KITCHENER — Volunteers from the Giant Hogweed Mitigation Project say they found a lot of giant hogweed in Kitchener area last summer and are already starting to see them this spring.
Fred Kuipers says that throughout May and June last year, he found an estimated 400 to 500 plants over 20 to 30 sites.
Giant Hogweed is a notorious plant that grows extremely quickly to be up to 15 feet tall with poisonous sap that causes severe burns when it reacts with UV light.
Kuipers, a software engineer, says he would go for walks along the Grand River close to where he lives to get some fresh air during the pandemic this past summer. That is when he started to notice all the plants.
He since began volunteering with the Giant Hogweed Mitigation Project, a group dedicated to reducing the threat of giant hogweed in the Grand River Watershed.
One site near Brandy Crescent in the Otterbein Road and Ottawa Street area was particularly bad, he says. He says he found hundreds of plants in that one spot alone.
This year he says he has found plants in the Woolner Trail area. The volunteer group is also concerned about an island in the river near Kolb Park.
The City of Kitchener confirms these are spots where the plant is known to grow.
Giant hogweed seeds float into the area from upstream, and the plant rapidly takes over areas around the Grand River, says Niall Lobley, the Director of Parks and Cemeteries at the city.
Each year the city will typically receive reports of plants in 20 to 30 locations, and most of those reports come from one or two people, says Lobley. And each year the city hires a contractor to remove the weeds when they receive reports of the plants on city property. He says they also proactively target known areas prone to the weeds or where people are most likely to encounter them.
Lobley says the city is planning to develop an invasive species management plan and expects giant hogweed will be included in it.
Kuipers says he was told to stay away from the plants by the city, so he began putting caution tape around the areas where he found the plants.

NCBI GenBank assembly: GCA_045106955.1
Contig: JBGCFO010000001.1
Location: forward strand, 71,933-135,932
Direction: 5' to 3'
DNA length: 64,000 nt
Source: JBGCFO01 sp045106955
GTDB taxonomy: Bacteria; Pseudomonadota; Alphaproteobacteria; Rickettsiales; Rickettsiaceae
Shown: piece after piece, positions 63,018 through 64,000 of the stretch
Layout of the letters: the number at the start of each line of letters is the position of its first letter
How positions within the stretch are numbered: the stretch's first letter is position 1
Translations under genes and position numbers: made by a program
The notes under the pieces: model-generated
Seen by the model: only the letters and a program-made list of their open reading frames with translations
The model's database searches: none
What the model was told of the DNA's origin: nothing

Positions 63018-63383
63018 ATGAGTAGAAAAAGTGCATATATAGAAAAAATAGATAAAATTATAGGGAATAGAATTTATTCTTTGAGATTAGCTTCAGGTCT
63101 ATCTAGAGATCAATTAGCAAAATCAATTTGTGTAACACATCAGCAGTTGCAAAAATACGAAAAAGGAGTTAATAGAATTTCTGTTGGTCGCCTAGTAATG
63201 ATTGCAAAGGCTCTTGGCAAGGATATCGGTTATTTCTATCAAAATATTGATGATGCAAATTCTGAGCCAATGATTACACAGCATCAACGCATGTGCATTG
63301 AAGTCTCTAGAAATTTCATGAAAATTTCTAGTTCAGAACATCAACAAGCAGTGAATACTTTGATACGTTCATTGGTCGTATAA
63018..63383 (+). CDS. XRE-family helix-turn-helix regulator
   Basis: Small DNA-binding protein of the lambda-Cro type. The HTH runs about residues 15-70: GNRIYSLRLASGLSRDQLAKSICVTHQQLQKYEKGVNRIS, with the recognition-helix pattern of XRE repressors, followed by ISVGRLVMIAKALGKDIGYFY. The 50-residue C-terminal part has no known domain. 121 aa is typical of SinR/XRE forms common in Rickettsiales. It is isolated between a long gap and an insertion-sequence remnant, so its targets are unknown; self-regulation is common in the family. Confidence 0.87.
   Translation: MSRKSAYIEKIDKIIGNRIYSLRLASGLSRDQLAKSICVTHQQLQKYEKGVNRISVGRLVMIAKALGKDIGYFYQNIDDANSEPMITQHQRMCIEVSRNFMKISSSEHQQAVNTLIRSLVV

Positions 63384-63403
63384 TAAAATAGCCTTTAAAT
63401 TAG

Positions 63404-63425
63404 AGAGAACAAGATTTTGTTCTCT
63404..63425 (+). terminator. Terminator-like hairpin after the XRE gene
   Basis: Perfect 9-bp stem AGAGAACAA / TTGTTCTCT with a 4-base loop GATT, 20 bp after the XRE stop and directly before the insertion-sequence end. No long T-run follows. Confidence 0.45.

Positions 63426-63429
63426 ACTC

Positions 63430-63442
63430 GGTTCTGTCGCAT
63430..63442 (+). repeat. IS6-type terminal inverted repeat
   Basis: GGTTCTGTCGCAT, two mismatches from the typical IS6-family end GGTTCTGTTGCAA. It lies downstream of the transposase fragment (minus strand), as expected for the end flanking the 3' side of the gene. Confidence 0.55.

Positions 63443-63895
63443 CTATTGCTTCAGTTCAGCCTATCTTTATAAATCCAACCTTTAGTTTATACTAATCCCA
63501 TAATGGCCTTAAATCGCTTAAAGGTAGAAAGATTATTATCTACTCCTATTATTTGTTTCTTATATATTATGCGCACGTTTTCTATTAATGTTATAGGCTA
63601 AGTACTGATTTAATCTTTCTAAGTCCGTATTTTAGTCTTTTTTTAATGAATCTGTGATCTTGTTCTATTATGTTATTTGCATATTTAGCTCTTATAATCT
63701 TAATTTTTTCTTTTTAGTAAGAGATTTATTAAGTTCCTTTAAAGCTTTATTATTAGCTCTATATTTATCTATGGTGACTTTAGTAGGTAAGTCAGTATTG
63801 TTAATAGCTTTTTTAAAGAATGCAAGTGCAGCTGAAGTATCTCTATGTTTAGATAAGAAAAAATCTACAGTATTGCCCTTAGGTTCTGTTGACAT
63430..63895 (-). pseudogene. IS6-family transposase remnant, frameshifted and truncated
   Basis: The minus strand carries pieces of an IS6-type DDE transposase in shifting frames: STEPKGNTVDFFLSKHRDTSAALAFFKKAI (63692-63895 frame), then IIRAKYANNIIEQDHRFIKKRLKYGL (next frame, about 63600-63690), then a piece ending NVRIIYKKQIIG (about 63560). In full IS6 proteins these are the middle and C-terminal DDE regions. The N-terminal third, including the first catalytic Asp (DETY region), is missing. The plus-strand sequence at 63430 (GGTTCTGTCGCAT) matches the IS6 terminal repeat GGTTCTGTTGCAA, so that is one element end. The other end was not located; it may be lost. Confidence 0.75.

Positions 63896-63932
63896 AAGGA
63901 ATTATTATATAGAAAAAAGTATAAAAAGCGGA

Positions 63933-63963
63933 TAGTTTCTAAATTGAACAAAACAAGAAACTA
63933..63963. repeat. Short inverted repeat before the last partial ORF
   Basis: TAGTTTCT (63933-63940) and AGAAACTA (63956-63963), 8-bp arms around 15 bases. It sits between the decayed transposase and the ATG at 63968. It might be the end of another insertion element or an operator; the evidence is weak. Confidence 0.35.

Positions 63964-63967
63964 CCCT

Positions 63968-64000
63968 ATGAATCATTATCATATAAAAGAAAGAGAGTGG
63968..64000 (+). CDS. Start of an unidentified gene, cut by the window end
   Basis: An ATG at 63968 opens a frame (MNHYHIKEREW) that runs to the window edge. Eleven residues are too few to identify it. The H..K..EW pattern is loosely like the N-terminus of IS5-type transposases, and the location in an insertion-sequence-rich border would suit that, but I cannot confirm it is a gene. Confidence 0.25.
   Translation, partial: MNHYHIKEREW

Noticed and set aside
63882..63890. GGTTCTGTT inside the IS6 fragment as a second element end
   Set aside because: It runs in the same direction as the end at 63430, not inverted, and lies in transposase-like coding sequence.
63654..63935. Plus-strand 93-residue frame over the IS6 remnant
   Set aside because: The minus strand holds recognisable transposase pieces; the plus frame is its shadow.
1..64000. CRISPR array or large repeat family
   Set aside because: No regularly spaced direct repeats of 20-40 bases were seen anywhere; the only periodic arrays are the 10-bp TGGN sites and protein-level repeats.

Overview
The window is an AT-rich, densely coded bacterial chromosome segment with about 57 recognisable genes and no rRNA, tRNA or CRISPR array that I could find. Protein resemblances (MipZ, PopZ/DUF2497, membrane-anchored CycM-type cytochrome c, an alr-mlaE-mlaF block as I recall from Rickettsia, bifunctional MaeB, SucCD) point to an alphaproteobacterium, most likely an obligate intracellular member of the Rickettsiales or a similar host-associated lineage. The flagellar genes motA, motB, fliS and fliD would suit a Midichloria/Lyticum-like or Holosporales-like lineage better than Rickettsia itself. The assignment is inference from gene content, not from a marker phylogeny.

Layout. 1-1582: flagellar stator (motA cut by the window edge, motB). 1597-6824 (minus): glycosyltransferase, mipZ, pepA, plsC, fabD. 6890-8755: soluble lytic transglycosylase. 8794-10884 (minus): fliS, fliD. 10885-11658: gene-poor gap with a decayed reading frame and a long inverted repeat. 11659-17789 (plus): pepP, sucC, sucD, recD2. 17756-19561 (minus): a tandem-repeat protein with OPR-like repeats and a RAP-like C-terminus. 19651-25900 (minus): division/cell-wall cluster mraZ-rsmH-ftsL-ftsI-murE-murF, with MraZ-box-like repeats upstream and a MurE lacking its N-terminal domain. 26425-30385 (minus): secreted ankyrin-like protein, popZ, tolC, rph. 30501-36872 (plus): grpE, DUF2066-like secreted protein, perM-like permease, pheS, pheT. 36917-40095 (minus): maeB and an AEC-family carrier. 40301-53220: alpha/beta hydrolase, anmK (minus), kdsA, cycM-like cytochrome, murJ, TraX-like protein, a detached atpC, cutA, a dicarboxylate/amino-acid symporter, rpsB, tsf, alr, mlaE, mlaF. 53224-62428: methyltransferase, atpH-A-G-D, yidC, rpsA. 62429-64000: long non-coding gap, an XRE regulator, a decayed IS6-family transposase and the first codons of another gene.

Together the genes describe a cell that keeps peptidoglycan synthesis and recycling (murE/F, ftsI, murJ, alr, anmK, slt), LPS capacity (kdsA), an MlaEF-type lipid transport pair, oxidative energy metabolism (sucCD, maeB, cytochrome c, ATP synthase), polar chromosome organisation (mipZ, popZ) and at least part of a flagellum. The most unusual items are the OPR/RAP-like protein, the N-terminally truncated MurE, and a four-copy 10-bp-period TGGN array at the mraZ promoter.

“When I see kids have close calls with this — it’s going to scar them,” says Kuipers. “So few people know the risk, and I’ve seen so many close calls in the last year, it’s not funny.”
Giant Hogweed sap contains natural compounds called furanocoumarins, says Francois Tardif, a plant biology professor at the University of Guelph.
Once furanocoumarins penetrate the skin and access a person’s cells, UV rays will cause the molecule to react with the cells’ DNA and trigger programmed cell death. This results in swelling, blistering, reddening and possibly scarring, says Tardif.
Tardif says giant hogweed is a monocarpic perennial, meaning that it lives more than one year and dies after it flowers.
“Giant hogweed typically flowers in years three to five,” says Tardif. “Before that it grows as a low stature rosette that may be hiding in other vegetation, escaping management efforts if they are aimed only at tall mature (plants),” he writes.
The Giant Hogweed Mitigation Project keeps photos on its Facebook group page to help people identify giant hogweed while it is still small. John Kemp, the founder of the group, says that giant hogweed can be safely dug out of the ground with a shovel at this stage, with proper footwear and clothing.
Kemp and other group members train people to identify the plant, and how to remove it safely.
The group advertised a public event on Facebook to dig small giant hogweed plants out of the Brandy Crescent patch this past Saturday.
This City of Kitchener asks anyone who sees giant hogweed on city property to stay far away, not to attempt to remove the plant and report it.
“There is really nothing the public can do except report,” says Lobley.
Ontario’s laws place responsibility for noxious weed removal on land owners. Islands in the middle of the Grand River may not have clear ownership and those often are hot spots for collecting giant hogweed plants and acting as a seed source, distributing seeds downstream. Volunteers with the Giant Hogweed Mitigation Project often target these islands.
The City of Kitchener cannot address giant hogweed problems on private property, says Lobley. The seeds come from upstream, so there is a constant fresh source of seeds, and the problem returns every year.
“A long-term strategy would have to look at the whole of the watershed,” says Lobley. “The City of Kitchener cannot manage this alone.”
City of Kitchener phone number to report giant hogweed: 519 741 2345
More information on the plant:
Leah Gerber’s reporting is funded by the Canadian government through its Local Journalism Initiative. The funding allows her to report on stories about the Grand River Watershed. Email email@example.com
Leah Gerber, Local Journalism Initiative Reporter, Waterloo Region Record